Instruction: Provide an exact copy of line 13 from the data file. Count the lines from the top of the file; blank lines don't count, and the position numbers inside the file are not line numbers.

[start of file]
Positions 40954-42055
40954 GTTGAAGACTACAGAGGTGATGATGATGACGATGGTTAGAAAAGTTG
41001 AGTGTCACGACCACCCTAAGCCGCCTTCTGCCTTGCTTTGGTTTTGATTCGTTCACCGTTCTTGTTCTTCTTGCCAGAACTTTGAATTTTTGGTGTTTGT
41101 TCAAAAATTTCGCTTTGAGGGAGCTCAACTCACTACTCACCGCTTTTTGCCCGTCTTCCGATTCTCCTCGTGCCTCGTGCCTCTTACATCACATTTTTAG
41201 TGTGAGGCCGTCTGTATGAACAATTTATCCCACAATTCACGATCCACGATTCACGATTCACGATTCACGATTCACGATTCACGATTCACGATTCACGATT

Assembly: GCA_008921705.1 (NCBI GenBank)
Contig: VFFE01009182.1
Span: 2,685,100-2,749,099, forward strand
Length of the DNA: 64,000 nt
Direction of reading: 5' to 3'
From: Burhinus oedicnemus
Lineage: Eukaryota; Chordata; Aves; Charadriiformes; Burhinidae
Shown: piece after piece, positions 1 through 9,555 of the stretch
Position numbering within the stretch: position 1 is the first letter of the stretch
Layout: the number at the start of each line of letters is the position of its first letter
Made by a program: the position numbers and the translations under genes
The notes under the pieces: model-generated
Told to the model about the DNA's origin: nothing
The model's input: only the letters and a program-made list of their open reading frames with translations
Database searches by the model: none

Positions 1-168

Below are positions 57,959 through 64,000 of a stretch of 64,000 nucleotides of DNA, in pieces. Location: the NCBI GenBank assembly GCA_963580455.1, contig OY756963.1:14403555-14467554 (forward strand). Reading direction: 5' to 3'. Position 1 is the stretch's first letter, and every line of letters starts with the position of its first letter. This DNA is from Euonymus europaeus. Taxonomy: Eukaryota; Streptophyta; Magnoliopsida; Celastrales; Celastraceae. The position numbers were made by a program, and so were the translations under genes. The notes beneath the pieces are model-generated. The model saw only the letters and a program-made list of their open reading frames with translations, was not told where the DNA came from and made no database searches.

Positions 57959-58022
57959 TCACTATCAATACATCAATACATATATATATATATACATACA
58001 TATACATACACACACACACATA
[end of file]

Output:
Shown: piece after piece, positions 1 through 9,555 of the stretch